It's well written, in that the plot bounces along merrily pretty much from the start and the characters are logical and straightforward. There's a nice contemporary feel to it, some vivid settings, a good shock about halfway through, and a building of tension to a cliff-hanger ending, no doubt leading to the next book in the series. The darker horrific elements will no doubt be attractive to any teenager who wants to be grossed out or pleasantly chilled.

Will this work for YA? Definitely, though older readers might feel a little short-changed. Nevertheless, if I were still a teenager ' great stuff.


The Black Lung Captain by Chris Wooding — book review


The Black Lung Captain by Chris Wooding. Gollancz '7.99

Reviewed By Carl Barker

I'm always a little wary of jumping into a series without having read the previous instalments, knowing full well that to do so may leave me somewhat adrift in vast portions of the subsequent narrative. However, any concerns over my lack of background knowledge were quickly forgotten as I waded into The Black Lung Captain. Wooding is an adept storyteller and skilfully works both the character arcs of all his main protagonists as well as various elements of back-story from the previous book, Retribution Falls, into his tale.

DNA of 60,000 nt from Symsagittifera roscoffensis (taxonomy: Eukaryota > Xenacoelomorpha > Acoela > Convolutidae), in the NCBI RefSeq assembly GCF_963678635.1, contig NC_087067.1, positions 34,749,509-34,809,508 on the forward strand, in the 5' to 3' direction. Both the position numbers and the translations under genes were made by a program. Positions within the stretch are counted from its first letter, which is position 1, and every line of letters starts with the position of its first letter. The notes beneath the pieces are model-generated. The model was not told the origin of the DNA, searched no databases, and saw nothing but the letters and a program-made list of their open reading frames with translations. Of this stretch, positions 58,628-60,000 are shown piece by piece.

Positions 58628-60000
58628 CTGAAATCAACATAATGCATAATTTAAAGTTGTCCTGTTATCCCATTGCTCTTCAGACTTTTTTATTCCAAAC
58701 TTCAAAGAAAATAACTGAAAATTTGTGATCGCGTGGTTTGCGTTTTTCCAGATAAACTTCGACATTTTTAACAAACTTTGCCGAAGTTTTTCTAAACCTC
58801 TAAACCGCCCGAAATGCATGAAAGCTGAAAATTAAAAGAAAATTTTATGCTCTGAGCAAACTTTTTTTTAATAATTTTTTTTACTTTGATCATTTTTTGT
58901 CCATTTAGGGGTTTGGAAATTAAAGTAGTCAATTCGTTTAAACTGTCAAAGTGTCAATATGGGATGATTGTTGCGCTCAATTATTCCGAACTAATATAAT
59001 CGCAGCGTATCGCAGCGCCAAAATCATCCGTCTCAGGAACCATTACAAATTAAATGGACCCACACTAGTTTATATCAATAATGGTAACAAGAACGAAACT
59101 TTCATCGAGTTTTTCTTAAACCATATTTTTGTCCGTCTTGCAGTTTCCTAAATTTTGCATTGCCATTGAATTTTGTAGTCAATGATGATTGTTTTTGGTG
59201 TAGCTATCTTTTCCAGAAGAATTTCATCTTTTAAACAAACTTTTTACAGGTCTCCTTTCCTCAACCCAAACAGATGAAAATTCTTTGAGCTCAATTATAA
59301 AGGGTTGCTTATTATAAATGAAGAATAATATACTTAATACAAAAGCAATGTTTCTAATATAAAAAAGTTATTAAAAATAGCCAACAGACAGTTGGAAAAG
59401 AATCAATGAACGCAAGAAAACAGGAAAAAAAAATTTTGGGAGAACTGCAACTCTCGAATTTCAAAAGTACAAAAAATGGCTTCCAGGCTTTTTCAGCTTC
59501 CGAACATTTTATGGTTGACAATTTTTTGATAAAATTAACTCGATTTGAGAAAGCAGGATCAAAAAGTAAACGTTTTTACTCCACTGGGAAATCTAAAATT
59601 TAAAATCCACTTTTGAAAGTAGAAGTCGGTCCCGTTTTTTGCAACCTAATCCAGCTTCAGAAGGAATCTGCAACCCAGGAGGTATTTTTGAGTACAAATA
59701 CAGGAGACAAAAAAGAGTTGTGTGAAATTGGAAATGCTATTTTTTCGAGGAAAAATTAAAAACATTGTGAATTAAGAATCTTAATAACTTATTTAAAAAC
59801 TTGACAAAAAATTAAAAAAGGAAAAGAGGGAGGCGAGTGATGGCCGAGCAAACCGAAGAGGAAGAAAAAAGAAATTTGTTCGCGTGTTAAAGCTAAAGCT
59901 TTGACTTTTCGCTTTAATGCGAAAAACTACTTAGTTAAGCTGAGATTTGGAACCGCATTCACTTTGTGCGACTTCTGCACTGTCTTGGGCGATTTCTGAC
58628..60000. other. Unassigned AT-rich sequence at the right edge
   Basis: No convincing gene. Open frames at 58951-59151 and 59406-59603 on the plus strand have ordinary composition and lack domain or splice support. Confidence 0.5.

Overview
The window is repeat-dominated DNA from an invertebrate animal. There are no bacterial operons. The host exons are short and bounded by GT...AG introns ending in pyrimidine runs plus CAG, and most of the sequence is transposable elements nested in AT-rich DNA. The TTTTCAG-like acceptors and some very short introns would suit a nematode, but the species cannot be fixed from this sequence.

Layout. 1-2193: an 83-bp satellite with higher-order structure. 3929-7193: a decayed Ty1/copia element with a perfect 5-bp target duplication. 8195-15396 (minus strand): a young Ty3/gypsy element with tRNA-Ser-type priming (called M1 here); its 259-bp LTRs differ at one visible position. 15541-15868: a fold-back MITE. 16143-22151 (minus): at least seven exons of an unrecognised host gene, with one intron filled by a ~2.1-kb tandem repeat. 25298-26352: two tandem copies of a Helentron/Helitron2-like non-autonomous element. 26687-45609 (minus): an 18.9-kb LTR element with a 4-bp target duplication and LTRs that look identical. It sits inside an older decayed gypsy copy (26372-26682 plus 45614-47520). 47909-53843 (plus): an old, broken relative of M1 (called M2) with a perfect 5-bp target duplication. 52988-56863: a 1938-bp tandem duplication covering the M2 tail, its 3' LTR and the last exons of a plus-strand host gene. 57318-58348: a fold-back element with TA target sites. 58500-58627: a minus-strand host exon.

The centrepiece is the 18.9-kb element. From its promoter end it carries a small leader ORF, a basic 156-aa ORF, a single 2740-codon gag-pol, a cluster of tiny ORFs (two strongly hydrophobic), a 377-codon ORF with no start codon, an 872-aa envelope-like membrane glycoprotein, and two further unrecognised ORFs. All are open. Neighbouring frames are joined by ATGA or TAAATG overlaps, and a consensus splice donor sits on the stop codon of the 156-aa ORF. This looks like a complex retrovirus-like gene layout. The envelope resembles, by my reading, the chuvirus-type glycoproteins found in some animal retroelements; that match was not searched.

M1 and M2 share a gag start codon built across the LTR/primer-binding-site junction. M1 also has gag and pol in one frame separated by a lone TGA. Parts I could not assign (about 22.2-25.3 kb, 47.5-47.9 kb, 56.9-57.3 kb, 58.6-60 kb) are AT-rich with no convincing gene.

Dashing and charismatic Darian Frey, Captain of the airship Ketty Jay, leads his ragtag and emotionally dysfunctional crew through an escalating series of escapades and high adventure involving air-pirates, daemonism, unstoppable golems and an army of ravening ghouls. In lesser hands, this might so easily have descended into clich'd melodrama, but Wooding's greatest strength lies in the depth of his characterisation.

Throughout The Black Lung Captain time is taken to explore each of the Ketty Jay's crew (even the ship's cat!) and to steadily develop their individual back stories and various idiosyncrasies whilst rarely sacrificing the pace of the narrative. Add to this a spattering of black humour, plus a hefty chunk of sarcastic banter between the main characters, and you have the formula for an old-fashioned adventure tale of the highest order. Whilst hungrily awaiting the next instalment in this series, I'll definitely be seeking out Retribution Falls to add to my bookshelf. Highly recommended.